Annotation:John McNeil's Reel

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JOHN McNEIL('S REEL). AKA and see "Betty's Fancy (2)," "Big John McNeil," "Big John McNeill," "Big John McNeal," "John McNeilis." Scottish (Originally), Irish, Canadian; Reel or Strathspey. Ireland, County Donegal. A Major. Standard tuning (fiddle). AB. The title undoubtedly honors a champion highland dancer of the Victorian era, John McNeil. Donald R Mackenzie, Professor of Dancing, Stirling, Scotland wrote in 1910 that some of the best "Highland step-dancers" of his time were John MacNeil, and William MacLennan ( the world famous piper and dancer): "The characteristic dancing styles of these two men were truly Highland, artistic and without any affectation." (See also note for "John McNeill's Highland Fling" for more on McNeil).

Peter Milne is on right

"John McNeil (Champion Highland Dancer)" was composed as a strathspey by self-taught albeit masterful fiddler Peter Milne (1824-1908), a native of Aberdeenshire and one of J. Scott Skinner's teachers. Milne earned a living teaching and playing in theaters until his opium addiction (he had originally taken laudanum in London for rheumatism) reduced him to busking on ferry-boats plowing the Forth of Firth. The completion of the Forth Bridge (c. 1890) deprived him of even this livelihood, and he died destitute in an insane asylum. As "Big John McNeil" the melody is quite popular with Canadian and New England fiddlers. John McNeil was a champion Highland dancer in Edinburgh at the turn of the century. The tune is well-known in County Donegal where the first part is played in the upper octave on the fiddle for "reversing" purposes, according to fiddler Caoimhin Mac Aoidh. Alternate local Donegal names for the melody include "Betty's Fancy" and "John McNeilis" (the latter is a Donegal adaptation of the name McNeil). See also the similar "Lord Ramsay's Reel (4)."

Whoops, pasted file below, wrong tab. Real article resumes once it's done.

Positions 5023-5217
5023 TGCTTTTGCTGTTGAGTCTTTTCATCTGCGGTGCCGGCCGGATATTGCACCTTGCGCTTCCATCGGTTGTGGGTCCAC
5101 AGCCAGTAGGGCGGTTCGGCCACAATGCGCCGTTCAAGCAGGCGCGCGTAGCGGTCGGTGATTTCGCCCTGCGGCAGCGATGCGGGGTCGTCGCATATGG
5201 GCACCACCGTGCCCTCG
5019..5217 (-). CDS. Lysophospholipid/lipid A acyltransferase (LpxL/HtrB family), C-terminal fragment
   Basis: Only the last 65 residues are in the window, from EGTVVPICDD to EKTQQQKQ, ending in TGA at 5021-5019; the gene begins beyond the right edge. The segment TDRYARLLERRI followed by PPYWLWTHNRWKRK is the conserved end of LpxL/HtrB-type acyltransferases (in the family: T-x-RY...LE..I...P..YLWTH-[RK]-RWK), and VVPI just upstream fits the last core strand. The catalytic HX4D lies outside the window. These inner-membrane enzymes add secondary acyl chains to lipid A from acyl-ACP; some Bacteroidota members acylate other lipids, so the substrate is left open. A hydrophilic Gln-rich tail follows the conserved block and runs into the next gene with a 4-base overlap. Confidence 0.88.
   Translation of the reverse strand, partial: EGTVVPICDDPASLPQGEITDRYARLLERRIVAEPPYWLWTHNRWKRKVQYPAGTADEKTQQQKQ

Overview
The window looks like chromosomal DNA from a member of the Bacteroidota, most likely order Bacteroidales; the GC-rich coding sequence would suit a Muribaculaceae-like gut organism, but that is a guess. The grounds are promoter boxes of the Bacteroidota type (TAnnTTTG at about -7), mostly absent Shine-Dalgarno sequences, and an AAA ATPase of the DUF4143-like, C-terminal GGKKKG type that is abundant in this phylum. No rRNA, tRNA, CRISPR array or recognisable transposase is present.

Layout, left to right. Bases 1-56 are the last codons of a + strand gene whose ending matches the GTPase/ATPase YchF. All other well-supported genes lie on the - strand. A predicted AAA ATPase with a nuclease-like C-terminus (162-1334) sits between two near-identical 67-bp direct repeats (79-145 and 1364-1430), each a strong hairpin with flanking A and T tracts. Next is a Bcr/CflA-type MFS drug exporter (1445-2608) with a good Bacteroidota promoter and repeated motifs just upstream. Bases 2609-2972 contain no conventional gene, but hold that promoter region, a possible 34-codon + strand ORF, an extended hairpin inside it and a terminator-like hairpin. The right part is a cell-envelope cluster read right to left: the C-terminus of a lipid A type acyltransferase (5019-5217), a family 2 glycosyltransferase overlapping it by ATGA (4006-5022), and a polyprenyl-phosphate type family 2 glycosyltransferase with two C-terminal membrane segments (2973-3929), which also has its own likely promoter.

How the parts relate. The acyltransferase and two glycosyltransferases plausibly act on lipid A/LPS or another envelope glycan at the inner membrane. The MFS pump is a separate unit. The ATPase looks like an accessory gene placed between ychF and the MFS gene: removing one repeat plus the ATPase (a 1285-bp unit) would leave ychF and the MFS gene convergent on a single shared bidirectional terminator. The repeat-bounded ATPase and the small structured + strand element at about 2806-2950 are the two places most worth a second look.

The tune has wide currency in several genres, including American contest fiddling. American fiddlers sometimes mistakenly believe it is a Canadian tune, as it has long been popular with northern musicians.

Source for notated version: Danny O'Donnell (County Donegal), who was familiar with Scottish music in the Donegal tradition but who also worked in Scotland [Feldman & O'Doherty].

Printed sources: Hunter (Fiddle Music of Scotland), 1988; No. 237. Feldman & O'Doherty (The Northern Fiddler), p. 187. Martin (Ceol na Fidhle, vol. 3), 1988; p. 46. Milne (Middleton’s Selection of Strathspeys, Reels &c. for the Violin), 1870; p. 23. Moffat (Dance Music of the North), 1908; No. 31, p. 14.

Recorded sources: Olympic 6151, Angus Cameron - "Scottish Traditional Fiddle Music" (1978). Battlefield Band - "Battlefield Band" (appears as part of set which includes "Inverness Gathering (The)" and "Marquis of Huntley's Strathspey").

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